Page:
Where does water go? Visualising irrigation efficiency by time-lapse water monitoring
Understanding soil water content is fundamental to agriculture as it has implications for soil and water management, and will potentially allow producers and advisers to identify inefficiencies in water application rates and use. It can also be used as a research tool to potentially assist precision irrigation practices and to test the efficacy of different methods of irrigation in terms of water delivery and efficiency in water use in near real time.
This project uses electromagnetic inversion models to measure and monitor available water content, and to develop images in two dimensions (along a transect), three dimensions (across a field), and fourth dimension, across time. When these images are used to create digital soil maps, water-application efficiency can be determined using four different elements: methods (furrow vs bankless), soil types, locations, and climatic conditions.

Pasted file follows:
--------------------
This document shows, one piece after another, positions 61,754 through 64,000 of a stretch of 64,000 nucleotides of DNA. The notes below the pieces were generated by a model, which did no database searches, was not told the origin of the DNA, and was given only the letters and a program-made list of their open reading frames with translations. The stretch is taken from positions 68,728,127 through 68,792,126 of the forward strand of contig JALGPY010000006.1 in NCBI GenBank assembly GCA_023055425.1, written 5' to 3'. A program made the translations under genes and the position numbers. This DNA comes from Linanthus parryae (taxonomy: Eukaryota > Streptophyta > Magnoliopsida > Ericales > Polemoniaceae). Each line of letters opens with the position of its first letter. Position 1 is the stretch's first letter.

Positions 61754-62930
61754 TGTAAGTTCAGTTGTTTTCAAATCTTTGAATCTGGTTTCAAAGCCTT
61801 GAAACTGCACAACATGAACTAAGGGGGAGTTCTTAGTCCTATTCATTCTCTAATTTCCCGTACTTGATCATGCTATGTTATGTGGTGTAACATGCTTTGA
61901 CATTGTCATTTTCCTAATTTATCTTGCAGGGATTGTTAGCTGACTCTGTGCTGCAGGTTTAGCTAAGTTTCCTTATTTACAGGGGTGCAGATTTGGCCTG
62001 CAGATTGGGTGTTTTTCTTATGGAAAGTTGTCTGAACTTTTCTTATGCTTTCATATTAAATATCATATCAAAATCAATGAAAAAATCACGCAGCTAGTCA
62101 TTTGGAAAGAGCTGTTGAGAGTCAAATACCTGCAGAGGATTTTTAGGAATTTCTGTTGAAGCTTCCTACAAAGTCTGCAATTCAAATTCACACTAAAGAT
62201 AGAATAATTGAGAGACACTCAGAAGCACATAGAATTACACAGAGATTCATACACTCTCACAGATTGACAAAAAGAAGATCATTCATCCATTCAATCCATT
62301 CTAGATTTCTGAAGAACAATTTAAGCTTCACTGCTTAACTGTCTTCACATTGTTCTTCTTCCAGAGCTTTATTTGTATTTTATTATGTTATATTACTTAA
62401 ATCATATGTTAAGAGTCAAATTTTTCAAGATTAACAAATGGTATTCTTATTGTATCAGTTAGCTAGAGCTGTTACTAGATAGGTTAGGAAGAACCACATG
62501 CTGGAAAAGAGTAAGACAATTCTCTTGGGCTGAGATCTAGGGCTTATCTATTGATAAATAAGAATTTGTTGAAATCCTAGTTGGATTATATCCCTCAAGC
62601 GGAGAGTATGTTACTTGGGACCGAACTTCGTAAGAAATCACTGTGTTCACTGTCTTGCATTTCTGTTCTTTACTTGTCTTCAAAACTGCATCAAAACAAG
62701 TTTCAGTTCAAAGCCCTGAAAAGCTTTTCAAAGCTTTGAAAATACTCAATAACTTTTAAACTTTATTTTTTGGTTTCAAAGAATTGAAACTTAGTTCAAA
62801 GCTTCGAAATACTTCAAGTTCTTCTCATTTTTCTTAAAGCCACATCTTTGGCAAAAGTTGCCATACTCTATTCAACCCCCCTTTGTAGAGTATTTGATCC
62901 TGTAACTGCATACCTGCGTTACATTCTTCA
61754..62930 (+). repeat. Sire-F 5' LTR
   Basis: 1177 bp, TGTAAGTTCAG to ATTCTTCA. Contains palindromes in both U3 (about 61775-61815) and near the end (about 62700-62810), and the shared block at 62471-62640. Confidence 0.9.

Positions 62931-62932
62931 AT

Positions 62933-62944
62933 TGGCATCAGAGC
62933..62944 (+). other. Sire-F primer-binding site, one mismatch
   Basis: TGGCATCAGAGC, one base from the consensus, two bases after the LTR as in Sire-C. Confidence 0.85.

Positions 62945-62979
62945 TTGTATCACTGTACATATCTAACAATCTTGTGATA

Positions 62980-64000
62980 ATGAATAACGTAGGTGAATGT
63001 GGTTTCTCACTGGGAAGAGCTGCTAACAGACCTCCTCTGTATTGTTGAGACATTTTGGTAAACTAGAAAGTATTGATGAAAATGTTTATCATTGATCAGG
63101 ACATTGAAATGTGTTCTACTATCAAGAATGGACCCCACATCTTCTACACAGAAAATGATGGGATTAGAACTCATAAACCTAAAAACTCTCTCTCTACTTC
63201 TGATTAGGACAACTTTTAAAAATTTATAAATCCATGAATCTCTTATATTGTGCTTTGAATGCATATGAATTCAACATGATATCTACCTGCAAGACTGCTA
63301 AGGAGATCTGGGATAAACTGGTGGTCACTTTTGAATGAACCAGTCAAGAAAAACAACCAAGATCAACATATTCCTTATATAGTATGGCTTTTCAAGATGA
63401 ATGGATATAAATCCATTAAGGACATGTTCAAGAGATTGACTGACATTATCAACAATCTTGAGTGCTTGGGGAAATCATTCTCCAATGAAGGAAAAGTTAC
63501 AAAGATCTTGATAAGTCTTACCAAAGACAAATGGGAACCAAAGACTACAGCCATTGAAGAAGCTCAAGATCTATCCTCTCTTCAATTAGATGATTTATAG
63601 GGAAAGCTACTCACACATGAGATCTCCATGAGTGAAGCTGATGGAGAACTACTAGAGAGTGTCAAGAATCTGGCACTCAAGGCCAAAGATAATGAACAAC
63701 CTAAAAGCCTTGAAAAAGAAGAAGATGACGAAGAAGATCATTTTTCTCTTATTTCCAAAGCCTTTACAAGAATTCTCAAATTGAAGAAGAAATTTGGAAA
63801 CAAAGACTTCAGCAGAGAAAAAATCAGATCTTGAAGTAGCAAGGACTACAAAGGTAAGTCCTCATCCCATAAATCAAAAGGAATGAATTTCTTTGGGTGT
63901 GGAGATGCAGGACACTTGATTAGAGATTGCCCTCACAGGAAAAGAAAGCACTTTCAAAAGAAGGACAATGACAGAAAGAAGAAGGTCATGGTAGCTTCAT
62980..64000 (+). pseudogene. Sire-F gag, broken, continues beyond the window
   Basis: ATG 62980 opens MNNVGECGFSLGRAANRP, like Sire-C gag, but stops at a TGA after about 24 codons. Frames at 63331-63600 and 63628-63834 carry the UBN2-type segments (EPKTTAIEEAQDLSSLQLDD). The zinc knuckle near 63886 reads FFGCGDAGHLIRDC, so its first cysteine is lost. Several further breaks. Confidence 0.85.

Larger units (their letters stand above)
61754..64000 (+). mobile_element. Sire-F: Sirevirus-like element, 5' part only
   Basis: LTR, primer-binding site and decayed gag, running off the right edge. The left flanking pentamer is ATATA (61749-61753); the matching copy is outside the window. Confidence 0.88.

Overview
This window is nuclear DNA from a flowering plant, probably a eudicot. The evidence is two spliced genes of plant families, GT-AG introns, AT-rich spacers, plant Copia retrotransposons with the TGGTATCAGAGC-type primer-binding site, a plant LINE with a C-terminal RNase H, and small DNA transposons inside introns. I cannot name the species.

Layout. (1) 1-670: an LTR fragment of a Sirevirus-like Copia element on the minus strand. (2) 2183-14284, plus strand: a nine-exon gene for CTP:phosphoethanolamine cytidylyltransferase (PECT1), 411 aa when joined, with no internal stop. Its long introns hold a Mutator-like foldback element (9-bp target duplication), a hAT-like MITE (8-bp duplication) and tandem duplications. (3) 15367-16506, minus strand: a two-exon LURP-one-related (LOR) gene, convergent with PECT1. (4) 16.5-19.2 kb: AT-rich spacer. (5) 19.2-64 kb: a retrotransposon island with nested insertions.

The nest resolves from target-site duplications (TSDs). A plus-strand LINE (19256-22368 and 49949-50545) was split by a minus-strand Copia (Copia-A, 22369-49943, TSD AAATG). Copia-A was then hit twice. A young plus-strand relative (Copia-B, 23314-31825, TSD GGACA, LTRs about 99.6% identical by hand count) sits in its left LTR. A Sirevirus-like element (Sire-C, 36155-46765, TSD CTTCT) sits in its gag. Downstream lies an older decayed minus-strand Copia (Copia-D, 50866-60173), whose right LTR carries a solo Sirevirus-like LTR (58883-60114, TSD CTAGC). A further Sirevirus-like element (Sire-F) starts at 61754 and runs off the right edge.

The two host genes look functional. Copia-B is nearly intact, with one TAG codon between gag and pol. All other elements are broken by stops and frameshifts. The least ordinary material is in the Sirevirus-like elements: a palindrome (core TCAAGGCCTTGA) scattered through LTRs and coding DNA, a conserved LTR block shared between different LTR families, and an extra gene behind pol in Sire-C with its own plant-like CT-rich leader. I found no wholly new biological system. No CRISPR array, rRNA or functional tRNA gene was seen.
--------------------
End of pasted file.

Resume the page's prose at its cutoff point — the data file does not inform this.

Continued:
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Soil borne diseases continue to be one of the major constraints to cotton production. This project helps to identify soil biological and physico-chemical elements to quantify disease suppression potential and identify management practices that promote disease suppressive systems. The project is delivering key diagnostics, surveillance, and response
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